< less than
<= less than or equal to
You may nest up to 7 IF functions, replacing the
value if false with another IF function
Example:
=IF(A8 =2,(IF(B3 =5,YES, )),15)

Example 2.4 Using the IF Function

Suppose that orders with quantities of at least


10,000 units are classified as Large.
Cell K4: =IF(F4>=10000, Large, Small)

Suppose that large orders with a total cost of at


least $25,000 are considered critical.
Cell L4: =IF(AND(K4=Large, G4>=25000),Critical,)

Lookup Functions for Database Queries

These functions are useful for finding specific data in


a spreadsheet.

=VLOOKUP(lookup_value, table_array, col_index_num, [range lookup] ) -

looks up a value in the leftmost column of a table and returns a value in


the same row from a column you specify
=HLOOKUP(lookup_value, table_array, row_index_num, [range lookup]) looks up a value in the top row of a table and returns a value in the
same column from a row you specify.
=INDEX(array, row_num, col_num) - returns a value or reference of the
cell at the intersection of a particular row and column in a given range.
=MATCH(lookup_value, lookup_array, match_type) - returns the relative
position of an item in an array that matches a specified value in a
specified order

Important Notes on Lookup Functions

In the VLOOKUP and HLOOKUP functions, range lookup is


optional. If this is omitted or set as True, then the first column
of the table must be sorted in ascending numerical order.
If an exact match for the lookup_value is found in the first
column, then Excel will return the value the col_index_num of
that row. If an exact match is not found, Excel will choose the
row with the largest value in the first column that is less than
the lookup_value.
If range lookup is False, then Excel seeks an exact match in
the first column of the table range. If no exact match is found,
Excel will return #N/A (not available).
We recommend that you specify the range lookup to avoid
errors.

Example 2.5 Using the VLOOKUP


Function

=VLOOKUP(10007, $A$4:$H$475,3) returns the payment type


Credit.
=VLOOKUP(10007, $A$4:$H$475,4) returns the transaction code
80103311

INDEX Function
=INDEX(array,

row_num, col_num)
The INDEX function works as a lookup procedure
by returning the value in a particular row and
column of an array. For example, in the Sales
Transactions database,
INDEX($A$4:$H$475, 7, 4) would retrieve the
transaction code 80103311, which is in the 7th row
and 4th column.

MATCH Function

=MATCH(lookup_value, lookup_array, match_type)

In the MATCH function, lookup_value is value that you want to


match in lookup_array, which is the range of cells being searched.
The match_type is either -1, 0, or 1. The default is 1.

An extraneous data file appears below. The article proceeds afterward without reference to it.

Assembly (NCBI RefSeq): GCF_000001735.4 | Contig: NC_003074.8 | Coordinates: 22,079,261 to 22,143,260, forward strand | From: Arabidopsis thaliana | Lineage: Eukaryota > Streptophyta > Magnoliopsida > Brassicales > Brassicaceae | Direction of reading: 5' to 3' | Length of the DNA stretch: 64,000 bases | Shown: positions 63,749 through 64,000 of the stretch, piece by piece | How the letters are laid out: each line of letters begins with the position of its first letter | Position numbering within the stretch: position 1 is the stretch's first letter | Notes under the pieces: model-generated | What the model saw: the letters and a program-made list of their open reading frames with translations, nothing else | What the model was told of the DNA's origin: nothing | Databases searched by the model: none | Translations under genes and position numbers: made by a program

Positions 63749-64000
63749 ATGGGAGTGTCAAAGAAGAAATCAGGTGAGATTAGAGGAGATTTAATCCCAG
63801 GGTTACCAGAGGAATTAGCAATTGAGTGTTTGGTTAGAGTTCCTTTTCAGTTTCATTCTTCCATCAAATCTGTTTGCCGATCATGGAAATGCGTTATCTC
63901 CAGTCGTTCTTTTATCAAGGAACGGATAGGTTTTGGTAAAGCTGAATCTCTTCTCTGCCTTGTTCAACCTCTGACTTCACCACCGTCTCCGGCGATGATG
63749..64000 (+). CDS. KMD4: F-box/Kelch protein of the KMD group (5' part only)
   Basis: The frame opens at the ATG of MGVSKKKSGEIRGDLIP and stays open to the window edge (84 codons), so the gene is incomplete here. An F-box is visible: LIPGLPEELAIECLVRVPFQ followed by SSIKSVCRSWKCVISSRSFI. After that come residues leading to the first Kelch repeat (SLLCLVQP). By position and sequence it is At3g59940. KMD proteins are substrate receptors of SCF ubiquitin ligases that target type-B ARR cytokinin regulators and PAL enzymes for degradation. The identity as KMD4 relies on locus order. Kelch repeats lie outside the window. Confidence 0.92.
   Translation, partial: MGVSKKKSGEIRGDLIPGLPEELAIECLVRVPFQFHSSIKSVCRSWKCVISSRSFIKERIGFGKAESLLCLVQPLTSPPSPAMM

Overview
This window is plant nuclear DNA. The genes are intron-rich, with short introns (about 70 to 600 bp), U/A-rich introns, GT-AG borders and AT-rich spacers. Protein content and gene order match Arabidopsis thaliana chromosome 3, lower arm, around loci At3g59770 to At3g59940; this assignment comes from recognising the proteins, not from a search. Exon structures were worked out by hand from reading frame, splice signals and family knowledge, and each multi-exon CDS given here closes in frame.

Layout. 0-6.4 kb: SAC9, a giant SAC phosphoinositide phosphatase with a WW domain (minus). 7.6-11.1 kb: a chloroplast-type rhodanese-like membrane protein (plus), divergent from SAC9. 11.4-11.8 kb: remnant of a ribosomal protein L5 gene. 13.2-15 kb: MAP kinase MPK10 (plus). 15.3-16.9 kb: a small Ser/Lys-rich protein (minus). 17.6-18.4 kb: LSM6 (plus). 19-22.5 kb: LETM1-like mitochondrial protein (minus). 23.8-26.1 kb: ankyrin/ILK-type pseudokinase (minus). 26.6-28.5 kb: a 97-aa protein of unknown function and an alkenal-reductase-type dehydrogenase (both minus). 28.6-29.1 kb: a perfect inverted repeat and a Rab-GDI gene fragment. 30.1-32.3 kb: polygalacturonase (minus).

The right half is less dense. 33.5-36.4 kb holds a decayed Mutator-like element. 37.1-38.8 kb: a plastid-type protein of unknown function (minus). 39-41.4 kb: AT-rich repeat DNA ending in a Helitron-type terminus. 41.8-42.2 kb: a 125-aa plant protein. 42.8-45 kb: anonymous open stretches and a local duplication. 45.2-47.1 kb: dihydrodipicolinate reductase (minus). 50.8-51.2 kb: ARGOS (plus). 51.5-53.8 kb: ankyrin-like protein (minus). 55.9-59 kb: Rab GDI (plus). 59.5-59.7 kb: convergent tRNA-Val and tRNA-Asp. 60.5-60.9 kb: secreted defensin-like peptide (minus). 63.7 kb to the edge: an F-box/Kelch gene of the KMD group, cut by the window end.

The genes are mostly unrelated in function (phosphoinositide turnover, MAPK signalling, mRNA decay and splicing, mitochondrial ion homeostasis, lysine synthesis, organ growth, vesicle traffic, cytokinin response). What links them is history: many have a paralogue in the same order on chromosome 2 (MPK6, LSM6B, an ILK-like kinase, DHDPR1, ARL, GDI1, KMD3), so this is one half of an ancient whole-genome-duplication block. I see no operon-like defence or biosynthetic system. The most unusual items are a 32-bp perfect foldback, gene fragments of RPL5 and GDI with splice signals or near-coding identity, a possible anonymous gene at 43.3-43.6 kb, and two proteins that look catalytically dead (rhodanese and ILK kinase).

If match_type = 1, then the function finds the largest value that is
less than or equal to lookup_value.

The values in the lookup_array must be placed in ascending order.

If match_type = 0, MATCH finds the first value that is exactly equal


to lookup_value.
The values in the lookup_array can be in any order.

If match_type = -1, then the function finds the smallest value that is
greater than or equal to lookup_value.
The values in the lookup_array must be placed in descending order.

Example 2.6 Using INDEX and MATCH


Functions for Database Queries
Suppose we wish to design a simple query application to
input the month and product name, and retrieve the
corresponding sales. The three additional worksheets in
the workbook show how to do this in three different ways.

Example 2.6: Using VLOOKUP + IF


The Query1 worksheet uses the VLOOKUP function with
embedded IF statements. The formulas in cell I8 is:
=VLOOKUP(I5,A4:F15,IF(I6="A",2,IF(I6="B",3,IF(I6="C",
4,IF(I6="D",5,IF(I6="E",6))))),FALSE)

Example 2.6: Using VLOOKUP +


MATCH
The formula in cell I8 is:

=VLOOKUP(I5,A4:F15,MATCH(I6,B3:F3,FALSE)+1,FALSE)

In this case, the MATCH function is used to identify the column in


the table corresponding to the product name in cell I6. Note the use
of the +1 to shift the relative column number of the product to the
correct column number in the lookup table.

Example 2.6: Using INDEX + MATCH


The formula in cell I8 is:
=INDEX(A4:F15,MATCH(I5,A4:A15,FALSE),MATCH(I6,B3:F3,FALSE)+1)

The MATCH functions are used as arguments in the INDEX


function to identify the row and column numbers in the table based
on the month and product name. The INDEX function then
retrieves the value in the corresponding row and column.

Spreadsheet Add-Ins for


Business Analytics

Microsoft Excel provides a number of add-ins for Business Analytics


(Windows only), which will be used in subsequent chapters:
- Analysis Toolpak
- Analysis Toolpak VBA
- Solver
To install them, click the File tab and then Options in the left column. Choose AddIns from the left column. At the bottom of the dialog, make sure Excel Add-ins is
selected in the Manage: box and click Go. In the Add-Ins dialog, if Analysis
Toolpak, Analysis Toolpak VBA, and Solver Add-in are not checked, simply check
the boxes and click OK.

Frontline Systems provides:


- Analytic Solver Platform
See the Preface for installation instructions